• Ok, thanks for the explanations! I just skimmed over those documents linked by Nick. – Lorenzo Donati May 7 '15 at 22:12
• Extremly interesting reading the article you linked to in your comment about the spirito effect. This quote is remarkable (emphasis mine): JPL looked into this destruction, talked to the manufacturer, and discovered the auto industry had found the problem in 1997. JPL then reverted to “older parts,” and trusted the manufacturer to advertise the problem; however, this never occurred. Would you care editing your answer to include what you said in the comment? It would be a useful improvement. – Lorenzo Donati May 9 '15 at 12:06

Yes, you can use power MOSFETs intended for switching applications in their linear region, but this is not what I recommend for your purpose.

Stick to BJTs for demonstration amplifiers. The reason is that their bias requirements are more predictable in voltage, and it is therefore easier to create circuits to bias them usefully.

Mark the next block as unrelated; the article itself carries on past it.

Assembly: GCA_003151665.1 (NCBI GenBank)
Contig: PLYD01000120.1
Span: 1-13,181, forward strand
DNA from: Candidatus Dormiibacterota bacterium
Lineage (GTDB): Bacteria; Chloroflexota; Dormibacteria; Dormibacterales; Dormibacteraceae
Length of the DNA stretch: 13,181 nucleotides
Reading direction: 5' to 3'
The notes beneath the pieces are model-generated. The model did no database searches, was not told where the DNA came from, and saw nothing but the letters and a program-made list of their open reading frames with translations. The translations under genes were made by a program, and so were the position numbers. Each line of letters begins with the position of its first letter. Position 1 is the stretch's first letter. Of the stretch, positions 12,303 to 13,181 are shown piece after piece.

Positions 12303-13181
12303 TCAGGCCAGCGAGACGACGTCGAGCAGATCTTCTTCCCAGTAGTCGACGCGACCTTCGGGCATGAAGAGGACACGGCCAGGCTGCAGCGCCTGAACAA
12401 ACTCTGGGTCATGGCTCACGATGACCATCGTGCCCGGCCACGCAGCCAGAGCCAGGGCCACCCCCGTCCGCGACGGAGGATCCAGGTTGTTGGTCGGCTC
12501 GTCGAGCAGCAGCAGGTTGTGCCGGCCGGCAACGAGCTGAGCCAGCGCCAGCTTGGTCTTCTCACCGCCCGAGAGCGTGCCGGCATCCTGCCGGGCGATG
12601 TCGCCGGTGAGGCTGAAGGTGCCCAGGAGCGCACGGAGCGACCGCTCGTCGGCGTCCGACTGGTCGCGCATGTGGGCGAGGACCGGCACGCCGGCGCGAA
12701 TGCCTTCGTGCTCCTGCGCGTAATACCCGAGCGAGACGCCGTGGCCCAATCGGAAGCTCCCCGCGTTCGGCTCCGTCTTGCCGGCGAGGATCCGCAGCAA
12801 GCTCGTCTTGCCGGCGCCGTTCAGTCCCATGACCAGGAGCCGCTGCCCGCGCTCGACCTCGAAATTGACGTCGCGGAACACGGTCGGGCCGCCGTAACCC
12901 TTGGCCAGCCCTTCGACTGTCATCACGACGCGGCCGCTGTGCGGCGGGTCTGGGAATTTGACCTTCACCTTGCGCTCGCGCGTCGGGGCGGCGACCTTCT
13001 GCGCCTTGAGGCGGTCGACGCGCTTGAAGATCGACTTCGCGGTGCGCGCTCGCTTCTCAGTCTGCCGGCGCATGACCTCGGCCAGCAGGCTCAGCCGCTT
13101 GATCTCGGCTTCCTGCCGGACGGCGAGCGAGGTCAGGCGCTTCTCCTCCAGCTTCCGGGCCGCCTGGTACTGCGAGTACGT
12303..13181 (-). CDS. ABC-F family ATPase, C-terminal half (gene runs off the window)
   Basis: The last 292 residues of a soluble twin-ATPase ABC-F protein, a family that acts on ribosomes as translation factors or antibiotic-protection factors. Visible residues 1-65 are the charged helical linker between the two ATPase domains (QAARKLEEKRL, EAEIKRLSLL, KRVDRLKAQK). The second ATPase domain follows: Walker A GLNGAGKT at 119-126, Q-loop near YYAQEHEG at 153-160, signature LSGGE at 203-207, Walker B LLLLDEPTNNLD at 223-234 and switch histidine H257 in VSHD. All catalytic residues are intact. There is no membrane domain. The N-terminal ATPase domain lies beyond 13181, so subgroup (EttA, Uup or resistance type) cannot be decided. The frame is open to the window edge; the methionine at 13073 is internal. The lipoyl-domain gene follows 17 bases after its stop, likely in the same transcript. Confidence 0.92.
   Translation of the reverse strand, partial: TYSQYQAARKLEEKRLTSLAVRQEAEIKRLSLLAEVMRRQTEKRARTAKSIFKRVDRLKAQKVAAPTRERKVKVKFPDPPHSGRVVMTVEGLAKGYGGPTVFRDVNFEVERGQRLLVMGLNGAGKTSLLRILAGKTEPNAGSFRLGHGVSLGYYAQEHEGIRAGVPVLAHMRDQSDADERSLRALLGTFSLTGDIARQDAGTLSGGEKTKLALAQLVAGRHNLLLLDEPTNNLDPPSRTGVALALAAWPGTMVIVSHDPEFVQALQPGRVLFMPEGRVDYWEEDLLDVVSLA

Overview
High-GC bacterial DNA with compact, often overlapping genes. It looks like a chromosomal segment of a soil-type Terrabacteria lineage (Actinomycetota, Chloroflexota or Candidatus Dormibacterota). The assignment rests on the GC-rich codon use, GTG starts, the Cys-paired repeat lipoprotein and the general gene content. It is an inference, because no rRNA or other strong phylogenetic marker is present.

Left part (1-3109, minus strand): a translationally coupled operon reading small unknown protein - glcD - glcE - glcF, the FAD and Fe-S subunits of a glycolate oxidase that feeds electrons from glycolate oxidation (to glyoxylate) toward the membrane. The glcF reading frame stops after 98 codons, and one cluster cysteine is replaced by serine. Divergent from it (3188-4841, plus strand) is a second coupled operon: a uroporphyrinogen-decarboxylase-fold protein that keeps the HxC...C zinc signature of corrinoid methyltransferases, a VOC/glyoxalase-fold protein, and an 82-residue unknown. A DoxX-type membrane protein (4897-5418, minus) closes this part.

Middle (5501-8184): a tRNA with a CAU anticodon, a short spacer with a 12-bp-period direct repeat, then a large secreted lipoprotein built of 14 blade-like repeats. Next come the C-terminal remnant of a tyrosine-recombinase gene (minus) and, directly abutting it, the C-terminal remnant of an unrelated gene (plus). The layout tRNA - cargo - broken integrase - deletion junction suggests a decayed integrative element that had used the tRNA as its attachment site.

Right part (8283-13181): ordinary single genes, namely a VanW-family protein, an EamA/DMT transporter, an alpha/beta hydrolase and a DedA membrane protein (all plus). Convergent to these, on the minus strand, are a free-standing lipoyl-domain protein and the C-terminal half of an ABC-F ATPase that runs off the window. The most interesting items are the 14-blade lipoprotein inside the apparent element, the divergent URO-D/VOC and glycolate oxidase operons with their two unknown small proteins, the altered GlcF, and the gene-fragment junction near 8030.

MOSFETs have significant part to part variation in the gate threshold voltage, which is the gate voltage at which a small dV causes the largest output change. With FETs intended for switching, it is desirable to minimize this transition region, but for linear operation you would like it to be spread out. Put another way, you want some "forgiveness" in the gate voltage. Switching FETs may give you less. The design for biasing such FETs in their linear region ends up being very pessimistic, usually with larger source resistors than you'd otherwise use, just to get some predictability.